Training Day (October 3/01)
As of late, action movies have been becoming more and more ridiculous. When something like The Mummy Returns - a movie that doesn't pretend to be familiar with the phrase "character development" - is increasingly the sort of action movie produced, it's truly refreshing to watch an intelligent and riveting action movie that doesn't rely on a lot of special effects to tell a genuinely interesting story.
In Training Day, Ethan Hawke stars as Jake Hoyt, a rookie cop assigned to an undercover beat. His partner is a 13-year veteran of the force named Alonzo (played by Denzel Washington) - a man that knows all the rules of the street and has no qualms about doing whatever it takes to get the job done. Through one particularly arduous and occasionally quite deadly day, Hoyt learns about what it takes to operate amongst thieves, killers and just all-around bad dudes.
As directed by an unusually restrained Antoine Fuqua (his last two movies - Bait and The Replacement Killers - eschewed substance in favor of glossy style), Training Day kicks off with a bang and never looks back. The relentless pace of the film is something a lot of mainstream Hollywood films strive for but never quite achieve. The movie achieves this by throwing two great actors into a thoroughly volatile situation. Armed with a scathingly well-written screenplay by David Ayer, all Fuqua really had to do was point and shoot.
But it's the performances that will have you talking long after the final credits have rolled. Washington - an actor who is apparently incapable of giving a bad performance - is at the top of his game here. This is a character that could have been played as all-out evil, but in the hands of a skilled actor like Washington, there are many more layers to him than just pure villainy. Alonzo is someone who knows that certain ideals and morals have to be put aside when working this sort of a beat, and he is - outwardly - a corrupt cop. But as played by Washington, Alonzo is also someone who understands that in order to survive the streets, certain rules and regulations must be abandoned. Hawke, equally good, has the more thankless role (he's got to play the straight man to Washington's often ultra-menacing character) but he pulls it off. Known primarily for smaller films (his occasional ventures outside of the independent film world - most notably the vastly underrated Gattaca - have been coolly met at the box office), Training Day will likely elevate Hawke to "hot young hunk" status; let's just hope he doesn't blow it, Freddie Prinze Jr.-style.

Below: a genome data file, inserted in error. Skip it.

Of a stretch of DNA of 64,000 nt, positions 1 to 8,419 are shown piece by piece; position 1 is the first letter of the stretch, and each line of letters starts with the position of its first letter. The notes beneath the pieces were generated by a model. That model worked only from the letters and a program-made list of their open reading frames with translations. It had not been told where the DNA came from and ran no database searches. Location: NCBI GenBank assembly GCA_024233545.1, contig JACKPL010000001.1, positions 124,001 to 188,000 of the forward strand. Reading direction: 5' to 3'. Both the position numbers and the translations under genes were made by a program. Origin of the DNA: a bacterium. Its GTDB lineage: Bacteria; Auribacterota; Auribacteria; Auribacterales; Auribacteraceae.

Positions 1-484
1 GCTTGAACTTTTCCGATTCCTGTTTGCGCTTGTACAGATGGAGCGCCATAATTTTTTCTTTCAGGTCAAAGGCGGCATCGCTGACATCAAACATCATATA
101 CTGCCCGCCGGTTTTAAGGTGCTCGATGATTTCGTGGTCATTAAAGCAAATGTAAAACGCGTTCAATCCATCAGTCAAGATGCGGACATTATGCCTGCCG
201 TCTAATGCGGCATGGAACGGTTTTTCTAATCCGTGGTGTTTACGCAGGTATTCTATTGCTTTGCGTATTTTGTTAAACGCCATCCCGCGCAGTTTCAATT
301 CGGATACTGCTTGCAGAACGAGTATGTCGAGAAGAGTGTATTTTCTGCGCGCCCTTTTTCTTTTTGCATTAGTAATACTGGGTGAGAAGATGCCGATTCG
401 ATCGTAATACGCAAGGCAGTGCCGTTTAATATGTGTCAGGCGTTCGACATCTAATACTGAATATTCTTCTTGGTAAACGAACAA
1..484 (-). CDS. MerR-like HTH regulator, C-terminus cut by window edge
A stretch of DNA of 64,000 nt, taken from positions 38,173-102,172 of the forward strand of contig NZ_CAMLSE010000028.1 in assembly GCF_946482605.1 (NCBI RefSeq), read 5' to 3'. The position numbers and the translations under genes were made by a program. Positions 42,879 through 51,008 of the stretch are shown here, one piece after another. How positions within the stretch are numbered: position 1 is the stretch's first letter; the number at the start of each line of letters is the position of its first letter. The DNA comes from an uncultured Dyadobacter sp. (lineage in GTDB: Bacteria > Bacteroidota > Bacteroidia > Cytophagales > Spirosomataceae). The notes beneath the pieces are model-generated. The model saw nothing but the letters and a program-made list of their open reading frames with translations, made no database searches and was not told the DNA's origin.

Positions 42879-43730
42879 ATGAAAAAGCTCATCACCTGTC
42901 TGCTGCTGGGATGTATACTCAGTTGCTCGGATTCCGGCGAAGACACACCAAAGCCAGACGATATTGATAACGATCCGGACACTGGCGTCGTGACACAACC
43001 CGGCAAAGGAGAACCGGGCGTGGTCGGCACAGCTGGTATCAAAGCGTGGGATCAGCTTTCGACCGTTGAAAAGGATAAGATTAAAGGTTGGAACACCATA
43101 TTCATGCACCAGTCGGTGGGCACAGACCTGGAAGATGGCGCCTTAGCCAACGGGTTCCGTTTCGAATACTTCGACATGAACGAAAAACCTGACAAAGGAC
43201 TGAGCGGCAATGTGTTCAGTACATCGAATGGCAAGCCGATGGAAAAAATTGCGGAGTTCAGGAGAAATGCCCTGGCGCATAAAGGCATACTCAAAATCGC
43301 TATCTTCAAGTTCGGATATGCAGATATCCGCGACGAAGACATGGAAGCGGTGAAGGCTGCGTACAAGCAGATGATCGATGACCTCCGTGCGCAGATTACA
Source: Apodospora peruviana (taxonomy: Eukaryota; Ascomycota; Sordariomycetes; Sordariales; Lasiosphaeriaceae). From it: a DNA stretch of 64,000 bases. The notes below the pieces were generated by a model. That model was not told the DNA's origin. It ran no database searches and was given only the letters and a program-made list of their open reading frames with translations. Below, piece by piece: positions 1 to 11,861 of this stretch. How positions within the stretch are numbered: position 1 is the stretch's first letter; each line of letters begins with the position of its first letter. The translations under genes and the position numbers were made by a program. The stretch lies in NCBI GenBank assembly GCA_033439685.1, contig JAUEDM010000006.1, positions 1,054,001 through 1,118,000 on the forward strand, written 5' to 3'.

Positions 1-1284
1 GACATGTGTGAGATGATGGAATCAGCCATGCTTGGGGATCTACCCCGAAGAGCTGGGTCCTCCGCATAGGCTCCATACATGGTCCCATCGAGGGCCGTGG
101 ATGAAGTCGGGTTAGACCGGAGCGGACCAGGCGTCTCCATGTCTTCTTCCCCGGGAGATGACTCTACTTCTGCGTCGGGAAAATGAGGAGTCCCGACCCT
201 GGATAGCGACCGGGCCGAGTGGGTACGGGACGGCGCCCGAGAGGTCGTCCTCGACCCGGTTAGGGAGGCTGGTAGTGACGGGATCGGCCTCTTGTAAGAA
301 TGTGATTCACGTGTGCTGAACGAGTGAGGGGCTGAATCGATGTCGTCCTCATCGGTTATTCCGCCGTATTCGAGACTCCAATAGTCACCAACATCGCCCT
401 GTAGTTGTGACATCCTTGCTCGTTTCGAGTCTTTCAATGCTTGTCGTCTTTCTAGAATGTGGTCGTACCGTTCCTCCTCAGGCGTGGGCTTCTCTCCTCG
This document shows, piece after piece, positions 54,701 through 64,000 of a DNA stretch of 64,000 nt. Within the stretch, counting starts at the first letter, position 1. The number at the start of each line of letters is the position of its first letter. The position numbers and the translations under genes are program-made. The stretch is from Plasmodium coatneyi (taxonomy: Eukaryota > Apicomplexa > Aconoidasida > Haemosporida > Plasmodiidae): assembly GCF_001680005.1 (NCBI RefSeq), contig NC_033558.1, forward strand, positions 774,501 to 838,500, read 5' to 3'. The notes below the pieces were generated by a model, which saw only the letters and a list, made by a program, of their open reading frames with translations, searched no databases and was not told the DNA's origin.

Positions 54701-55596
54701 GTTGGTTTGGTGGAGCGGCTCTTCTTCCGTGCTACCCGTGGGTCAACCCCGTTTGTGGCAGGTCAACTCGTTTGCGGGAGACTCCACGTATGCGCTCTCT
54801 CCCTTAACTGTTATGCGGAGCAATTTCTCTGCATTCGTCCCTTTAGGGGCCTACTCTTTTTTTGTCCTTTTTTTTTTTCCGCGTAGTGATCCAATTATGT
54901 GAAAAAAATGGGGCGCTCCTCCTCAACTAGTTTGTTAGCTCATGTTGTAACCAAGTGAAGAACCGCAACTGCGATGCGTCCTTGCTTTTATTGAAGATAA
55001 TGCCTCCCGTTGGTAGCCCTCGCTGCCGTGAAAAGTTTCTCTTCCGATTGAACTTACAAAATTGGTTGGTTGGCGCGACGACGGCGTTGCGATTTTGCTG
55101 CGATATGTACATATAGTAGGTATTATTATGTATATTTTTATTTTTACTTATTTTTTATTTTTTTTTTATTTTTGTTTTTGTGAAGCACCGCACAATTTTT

If you're looking for a gritty and urban action movie, look no further;Training Day has got it all.
***1/2 out of ****
© David Nusair 2001